One of the most valuable tools that I have in my office that I absolutely could not work with if I were to have a problem with that piece of instrument that day is my camera. If you would have told me the day I got out of dental school that I would need a camera to do dentistry, I would wonder why?
We use the evaluation of the "F" and "V" position to determine the ideal position of the upper incisal edge. Listening to the patients say their "F's" and "V's" can determine if we have the vertical just right.
The Golden Proportion of dentistry is a mathematical analysis tool for assessing the widths and the dominance of the maxillary anterior teeth. It is done from a frontal photographic view of the patient.
As we come along this curve in understanding dental esthetics, we have been very focused on the white esthetics. We think about global, macro, micro elements, shades, contours, translucencies, textures, and all of the things that really are all about teeth.
I would like to share with you my observations and experiences with utilizing a tool that helps me to select shades for my direct and indirect restorations. As restorative dentists, we are given the task of either replacing or enhancing what is absent or deficient in nature. Innately, that solution is essentially simple.
Form follows function.
We've all heard the old adage everywhere, in all facets of life. And when it comes to anterior teeth we have to think of it as if we can get the function dialed in and honed in really well, the esthetics effortlessly fall into place.
How can the position of teeth affect function? I almost want to approach that backwards and say, "How can the position of teeth NOT affect function?"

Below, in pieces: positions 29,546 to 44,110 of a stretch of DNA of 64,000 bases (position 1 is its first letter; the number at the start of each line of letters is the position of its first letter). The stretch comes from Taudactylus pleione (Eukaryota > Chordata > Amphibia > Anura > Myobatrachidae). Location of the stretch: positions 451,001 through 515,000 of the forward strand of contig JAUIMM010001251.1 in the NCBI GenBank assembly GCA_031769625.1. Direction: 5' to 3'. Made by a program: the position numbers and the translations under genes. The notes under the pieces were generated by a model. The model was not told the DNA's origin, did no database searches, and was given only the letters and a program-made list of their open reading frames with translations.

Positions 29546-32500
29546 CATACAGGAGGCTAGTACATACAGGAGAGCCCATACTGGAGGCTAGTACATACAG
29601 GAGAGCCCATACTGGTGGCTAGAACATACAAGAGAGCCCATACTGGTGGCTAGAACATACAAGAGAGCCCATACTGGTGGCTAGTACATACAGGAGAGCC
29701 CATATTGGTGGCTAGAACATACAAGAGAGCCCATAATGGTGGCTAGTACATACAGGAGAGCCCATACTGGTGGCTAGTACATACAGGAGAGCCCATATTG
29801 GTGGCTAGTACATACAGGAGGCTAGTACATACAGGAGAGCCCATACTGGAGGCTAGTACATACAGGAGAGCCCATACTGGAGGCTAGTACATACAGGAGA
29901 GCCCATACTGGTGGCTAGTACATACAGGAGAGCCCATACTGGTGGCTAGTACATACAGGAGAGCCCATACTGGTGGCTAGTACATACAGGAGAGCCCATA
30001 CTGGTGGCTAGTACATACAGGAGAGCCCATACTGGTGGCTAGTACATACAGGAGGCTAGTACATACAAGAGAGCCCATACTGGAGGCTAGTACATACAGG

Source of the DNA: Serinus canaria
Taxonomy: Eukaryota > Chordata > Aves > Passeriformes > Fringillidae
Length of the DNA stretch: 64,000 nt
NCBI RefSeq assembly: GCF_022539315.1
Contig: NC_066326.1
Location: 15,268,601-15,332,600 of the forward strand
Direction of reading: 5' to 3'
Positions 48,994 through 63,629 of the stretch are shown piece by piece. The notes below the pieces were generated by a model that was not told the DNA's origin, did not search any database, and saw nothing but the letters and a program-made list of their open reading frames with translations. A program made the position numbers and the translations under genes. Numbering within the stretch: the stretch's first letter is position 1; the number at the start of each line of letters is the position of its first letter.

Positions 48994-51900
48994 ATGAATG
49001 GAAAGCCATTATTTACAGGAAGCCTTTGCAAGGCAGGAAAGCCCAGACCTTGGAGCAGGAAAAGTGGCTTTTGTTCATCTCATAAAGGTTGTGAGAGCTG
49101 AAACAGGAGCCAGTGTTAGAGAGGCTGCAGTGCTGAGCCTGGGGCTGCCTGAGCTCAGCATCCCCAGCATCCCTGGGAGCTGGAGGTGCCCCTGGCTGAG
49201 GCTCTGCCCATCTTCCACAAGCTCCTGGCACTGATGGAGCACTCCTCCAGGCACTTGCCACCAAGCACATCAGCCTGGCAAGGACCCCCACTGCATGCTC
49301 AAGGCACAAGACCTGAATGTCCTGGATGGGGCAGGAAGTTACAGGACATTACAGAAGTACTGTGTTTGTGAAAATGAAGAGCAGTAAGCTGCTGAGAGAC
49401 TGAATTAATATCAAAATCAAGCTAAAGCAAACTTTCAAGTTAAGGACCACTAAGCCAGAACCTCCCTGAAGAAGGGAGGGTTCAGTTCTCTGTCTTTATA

The position of teeth is important for speaking and for enunciating sounds like our S sounds or F sounds.
The incisal edge determines how we enunciate. The incisal edge position dictates where the teeth hit on the lower lip so we can enunciate an F sound properly. If the teeth are too far apart or bumping into each other, you cannot make the F or S sounds properly, like the little kid who's lost his front teeth and wants them for Christmas. The position of the teeth affect not only our speaking, but it affects how we chew.
The position of teeth affects how we swallow and breathe.
The position of the teeth erupt into the mouth in the neutral zone, in the corridor that is dictated by the inward and outward functions of the muscles and the tongue.
When delivering a single crown, probably the toughest tooth we can prep for is the second molar.
There are a couple things to be aware of when prepping second molars:
1. Limited Opening
One, usually, there's a limited opening in that area, so when you are prepping the tooth, you have to give the patient breaks because you're going to have to ask them to open quite a bit.
2. Wear and Tight Neutral Zone
The second thing, which is more of a concern, is the wear in that area and also the tight neutral zone.
Here is how to cement a crown in 20 minutes or less every single time. Now, a lot of you may be doing this, but I'm not so sure you are because my first 17 years in practice, I didn't know if it was going to take 15 minutes to cement a crown or 30 to 40 minutes, because of all the unpredictability. So here's a few tips for you to make this happen every single time.
Any time that we're planning to work on multiple teeth on a patient, it's important to start with a complete exam and plan our treatment.